“He showed us the pipes and the ceilings and the way he used to have to crawl through them,” she added. 

In Warsaw, the group learned about the ghetto uprising and explored museums to learn about Jewish history and the persecution that preceded the Holocaust. 

They also visited the Emanuel Rosenblum archives at the Jewish Historical Institute

In Lublin, the Holocaust hadn’t left any Jewish survivors to share their stories. During their visit to the Grodzka NN Theater, program participants witnessed the organization’s diligent efforts to collect and compile records to preserve the memory of the victims.

“Kraków was the one city that was completely untouched during the war because it’s all original medieval architecture,” Vitek stated. “It’s a beautiful city.”


Vitek reflects on the lessons she will bring back for her students.

“As a teacher, you’re not just focusing on the Holocaust; you’re teaching kids to contextualize it — the whole history that led up to it and asking how that impacts Poland today,” she said. “What does that look like when you have millions of people absent who should have been living there? There’s always the phrase, ‘never forget.’ But we need to ask, how do you remember?”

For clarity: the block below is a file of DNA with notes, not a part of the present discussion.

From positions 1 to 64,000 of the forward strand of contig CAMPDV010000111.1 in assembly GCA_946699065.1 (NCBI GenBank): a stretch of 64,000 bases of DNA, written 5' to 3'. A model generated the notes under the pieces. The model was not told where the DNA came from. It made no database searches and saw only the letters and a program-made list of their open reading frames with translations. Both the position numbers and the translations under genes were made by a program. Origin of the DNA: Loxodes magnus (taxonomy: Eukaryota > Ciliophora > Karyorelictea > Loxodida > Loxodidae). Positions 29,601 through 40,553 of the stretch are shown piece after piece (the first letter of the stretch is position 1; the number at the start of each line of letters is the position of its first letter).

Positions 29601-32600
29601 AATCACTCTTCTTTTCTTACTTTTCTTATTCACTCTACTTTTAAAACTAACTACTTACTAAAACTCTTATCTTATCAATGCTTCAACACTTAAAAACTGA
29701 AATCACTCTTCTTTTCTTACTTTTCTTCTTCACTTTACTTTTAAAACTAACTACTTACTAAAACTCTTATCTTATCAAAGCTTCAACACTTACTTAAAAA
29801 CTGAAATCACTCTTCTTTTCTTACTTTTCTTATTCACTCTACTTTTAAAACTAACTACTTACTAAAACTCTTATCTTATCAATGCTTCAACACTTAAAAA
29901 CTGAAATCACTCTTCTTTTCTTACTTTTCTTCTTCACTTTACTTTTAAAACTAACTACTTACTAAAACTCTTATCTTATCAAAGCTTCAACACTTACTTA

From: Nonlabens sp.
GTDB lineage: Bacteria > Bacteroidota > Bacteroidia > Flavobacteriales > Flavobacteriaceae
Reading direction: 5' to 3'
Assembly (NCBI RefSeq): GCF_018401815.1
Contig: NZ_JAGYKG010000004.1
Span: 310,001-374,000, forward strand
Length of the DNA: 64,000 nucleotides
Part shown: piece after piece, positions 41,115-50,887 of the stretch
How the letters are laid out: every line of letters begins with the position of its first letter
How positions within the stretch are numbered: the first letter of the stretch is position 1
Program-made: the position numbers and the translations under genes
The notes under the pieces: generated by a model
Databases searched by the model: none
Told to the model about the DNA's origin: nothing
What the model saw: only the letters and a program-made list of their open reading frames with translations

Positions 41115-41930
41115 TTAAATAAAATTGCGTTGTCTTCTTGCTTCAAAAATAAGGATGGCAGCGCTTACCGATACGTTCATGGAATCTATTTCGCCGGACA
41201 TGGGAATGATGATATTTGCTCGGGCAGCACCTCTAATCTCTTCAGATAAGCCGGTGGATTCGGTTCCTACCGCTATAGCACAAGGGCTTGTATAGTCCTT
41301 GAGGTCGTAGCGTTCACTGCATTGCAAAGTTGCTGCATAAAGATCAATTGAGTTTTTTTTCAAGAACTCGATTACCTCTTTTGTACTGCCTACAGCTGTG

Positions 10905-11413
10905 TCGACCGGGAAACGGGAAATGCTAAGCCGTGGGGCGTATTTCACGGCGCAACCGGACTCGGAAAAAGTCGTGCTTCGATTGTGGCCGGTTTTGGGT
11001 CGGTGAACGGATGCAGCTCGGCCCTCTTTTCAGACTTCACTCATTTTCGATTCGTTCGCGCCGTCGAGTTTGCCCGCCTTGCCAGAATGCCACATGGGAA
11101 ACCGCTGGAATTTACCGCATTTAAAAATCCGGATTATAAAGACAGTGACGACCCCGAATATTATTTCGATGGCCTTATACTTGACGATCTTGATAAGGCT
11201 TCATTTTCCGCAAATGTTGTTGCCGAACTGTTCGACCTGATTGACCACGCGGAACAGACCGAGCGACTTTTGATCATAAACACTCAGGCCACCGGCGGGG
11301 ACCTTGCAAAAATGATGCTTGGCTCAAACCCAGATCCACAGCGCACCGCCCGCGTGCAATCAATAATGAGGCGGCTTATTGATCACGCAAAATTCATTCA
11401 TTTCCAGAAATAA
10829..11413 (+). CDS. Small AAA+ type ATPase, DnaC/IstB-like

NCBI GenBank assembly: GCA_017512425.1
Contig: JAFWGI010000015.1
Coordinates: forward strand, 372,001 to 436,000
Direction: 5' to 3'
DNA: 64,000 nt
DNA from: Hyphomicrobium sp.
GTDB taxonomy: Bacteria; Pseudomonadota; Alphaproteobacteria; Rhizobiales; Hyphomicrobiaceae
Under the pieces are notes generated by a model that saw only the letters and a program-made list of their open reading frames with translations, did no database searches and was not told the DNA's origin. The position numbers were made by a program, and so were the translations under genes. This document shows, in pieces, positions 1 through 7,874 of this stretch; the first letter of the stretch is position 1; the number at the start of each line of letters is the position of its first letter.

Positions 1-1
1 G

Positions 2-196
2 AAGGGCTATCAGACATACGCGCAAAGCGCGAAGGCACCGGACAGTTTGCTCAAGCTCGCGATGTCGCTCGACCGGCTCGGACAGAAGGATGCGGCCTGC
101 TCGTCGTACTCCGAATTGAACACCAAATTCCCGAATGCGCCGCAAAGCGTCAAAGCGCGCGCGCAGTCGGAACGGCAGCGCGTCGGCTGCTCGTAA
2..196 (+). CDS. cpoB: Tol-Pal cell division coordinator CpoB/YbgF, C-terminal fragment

Her ultimate goal is that her students will also go beyond the facts.

“I want my students to be critical thinkers who don’t just accept what they’re told, but question it, think about it, research, and go beyond that,” she said.

The experience left a lasting impression on Shapiro, and made her more aware of the profound void left by the obliteration of an entire community.

“One significant takeaway was that you could feel the presence of the absence, which is a very visceral feeling,” she said. 

Shapiro also wants her students to think about the role of bystanders in allowing humanitarian catastrophes to take place. 

“There’s some interesting footage I want to show my students of Polish people who lived right outside the concentration camps, and it captures their reaction to walking through the death camps,” she said.